Professor’s illustrious career leads to research innovations and broadened horizons for students

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Maris Pacifici appears in the 1589 edition of Abraham Ortelius’ Theatrum Orbis Terrarum, considered the world’s first atlas.

It might be surprising to learn that Dr. Phil Ligrani, Eminent Scholar in Propulsion and Professor of Mechanical and Aerospace Engineering at The University of Alabama in Huntsville (UAH), is an avid antique collector. His most exciting find to date? An original hand-colored copperplate lithograph of Abraham Ortelius' Maris Pacifici, which he came across while visiting an antique print and map gallery in Houston.

The beautifully detailed map of the Pacific Ocean originally appeared in the 1589 edition of Ortelius' Theatrum Orbis Terrarum. Considered the first modern atlas, Theatrum brought together and refined the best works of dozens of prominent cartographers into a single encyclopedic volume - a revolutionary improvement upon previous "mapbooks" that took a less structured approach to organization and presentation.

But while history and engineering may not seem like complementary passions, Theatrum offers a perfect example of just how closely the two are related. Like Ortelius, Dr. Ligrani has made groundbreaking contributions in his own field of expertise by building upon the pioneering work of those who came before him, men such as Ludwig Prandtl and Theodore von Kármán. "It always interesting to update or challenge well established ideas, especially in the fluid mechanics and heat transfer fields," he says.

It always interesting to update or challenge well established ideas, especially in the fluid mechanics and heat transfer fields.

Dr. Phil Ligrani
Eminent Scholar in Propulsion and Professor of Mechanical and Aerospace Engineering

A native of Cheyenne, Wyoming, Dr. Ligrani counts himself lucky to have "found his niche" early in life. "Engineering and technical things always interested me - they were very straight-forward and natural for me" he says. "I knew from the start I'd major in mechanical engineering and that I wanted to become a university professor."

And thanks to "some good decisions," it wasn't long before he realized his dream. After earning his bachelor's degree with highest honors from the University of Texas at Austin and receiving a full fellowship to pursue his master's and Ph.D. at Stanford University, he was offered a position as an Assistant Professor at the von Karman Institute for Fluid Dynamics in Rhode-Saint-Genese, Belgium.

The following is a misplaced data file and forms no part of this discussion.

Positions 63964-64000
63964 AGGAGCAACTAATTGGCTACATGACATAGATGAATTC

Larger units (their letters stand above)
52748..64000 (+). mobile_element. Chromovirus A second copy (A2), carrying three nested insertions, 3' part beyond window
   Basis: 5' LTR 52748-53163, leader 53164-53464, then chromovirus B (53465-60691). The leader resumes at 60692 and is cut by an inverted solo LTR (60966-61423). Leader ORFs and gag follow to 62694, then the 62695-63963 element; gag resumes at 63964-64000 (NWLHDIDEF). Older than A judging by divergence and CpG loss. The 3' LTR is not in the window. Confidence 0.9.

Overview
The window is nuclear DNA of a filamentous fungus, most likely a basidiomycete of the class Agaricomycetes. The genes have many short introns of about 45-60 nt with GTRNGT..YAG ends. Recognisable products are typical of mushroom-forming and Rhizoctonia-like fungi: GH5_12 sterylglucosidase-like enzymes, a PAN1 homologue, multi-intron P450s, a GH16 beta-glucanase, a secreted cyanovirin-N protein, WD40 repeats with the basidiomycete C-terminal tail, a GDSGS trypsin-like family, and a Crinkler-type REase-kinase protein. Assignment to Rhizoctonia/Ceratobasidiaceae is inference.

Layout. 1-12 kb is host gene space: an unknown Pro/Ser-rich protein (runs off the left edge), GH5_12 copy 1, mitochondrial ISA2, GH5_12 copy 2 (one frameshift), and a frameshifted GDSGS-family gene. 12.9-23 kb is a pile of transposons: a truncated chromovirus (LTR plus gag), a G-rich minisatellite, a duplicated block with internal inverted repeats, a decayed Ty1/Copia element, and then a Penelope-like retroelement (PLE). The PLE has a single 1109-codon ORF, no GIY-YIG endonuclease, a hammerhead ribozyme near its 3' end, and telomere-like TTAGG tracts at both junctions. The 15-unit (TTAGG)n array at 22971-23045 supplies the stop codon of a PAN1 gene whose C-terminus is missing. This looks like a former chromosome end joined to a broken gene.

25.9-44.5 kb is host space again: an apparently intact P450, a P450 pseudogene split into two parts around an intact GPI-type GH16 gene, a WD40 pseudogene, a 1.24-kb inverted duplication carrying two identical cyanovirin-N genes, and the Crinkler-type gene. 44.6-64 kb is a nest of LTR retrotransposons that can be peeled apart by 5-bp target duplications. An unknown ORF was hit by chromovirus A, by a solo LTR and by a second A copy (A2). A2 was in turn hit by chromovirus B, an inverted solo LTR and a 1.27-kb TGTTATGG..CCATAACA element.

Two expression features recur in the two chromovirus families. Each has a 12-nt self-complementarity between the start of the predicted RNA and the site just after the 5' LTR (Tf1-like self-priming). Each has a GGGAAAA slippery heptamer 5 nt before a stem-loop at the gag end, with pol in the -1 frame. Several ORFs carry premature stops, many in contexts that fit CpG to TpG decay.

"I was in the French part of Belgium, and I learned to speak French, but I was also exposed to the Flemish part," says Dr. Ligrani, who taught in the Institute's Turbomachinery Department. "Such international experience broadens one's perspective and provides opportunities to learn about different ways of approaching research and technical problems, and different ways of approaching life."

Still, he was happy to return to the States a few years later when an Associate Professor position opened up in the Department of Mechanical Engineering at the University of Utah. "When I first got there, I went skiing every week!" he laughs. Soon enough, however, he was passing up the slopes to focus on his research in thermo/fluid sciences. "I got so busy I never went skiing, unless someone came to visit me and requested a visit to the slopes."


Dr. Phil Ligrani, Eminent Scholar in Propulsion and Professor of Mechanical and Aerospace Engineering.

Dr. Ligrani ultimately spent 16 years there, also serving as the Director of the Convective Heat Transfer Laboratory, before heading back overseas to become the Donald Schultz Professor of Turbomachinery in the Department of Engineering Science, and the Director of the Rolls-Royce University Technology Centre in Heat Transfer and Aerodynamics at the University of Oxford. "I was very flattered and honored to be offered these positions, including the Statutory Chair Professorship," he says.

That was followed a few years later by an Endowed Chair at St. Louis University, before he accepted his current position last fall as the Eminent Scholar and Professor at UAH. "It's a very unique opportunity to serve the university in a prestigious way and to do high-quality research," he says. "It's also very much a privilege for me to be a part of the Propulsion Research Center."

Now that he's here, he hopes to further an already illustrious career that includes, among other things, over 158 peer-reviewed journal publications; multiple visiting professorships; a distinguished advisory professorship; numerous awards, invited keynote and plenary lectures, editorships, and membership on prominent editorial boards; and until July 2016, activity as the Vice-Chairman of the Heat Transfer Committee of the International Gas Turbine Institute of the American Society of Mechanical Engineers.

But even more than that, he says, he hopes to continue to make lasting contributions in his field, in much the same way Ortelius once did with his revolutionary atlas. "There are vast opportunities for discovery and creativity in engineering," says Dr. Ligrani. And as faculty member at UAH, he adds, "there are also wonderful opportunities to shape and guide research developments, as well as the intellectual growth of our graduate and undergraduate students."



Dr. Phil Ligrani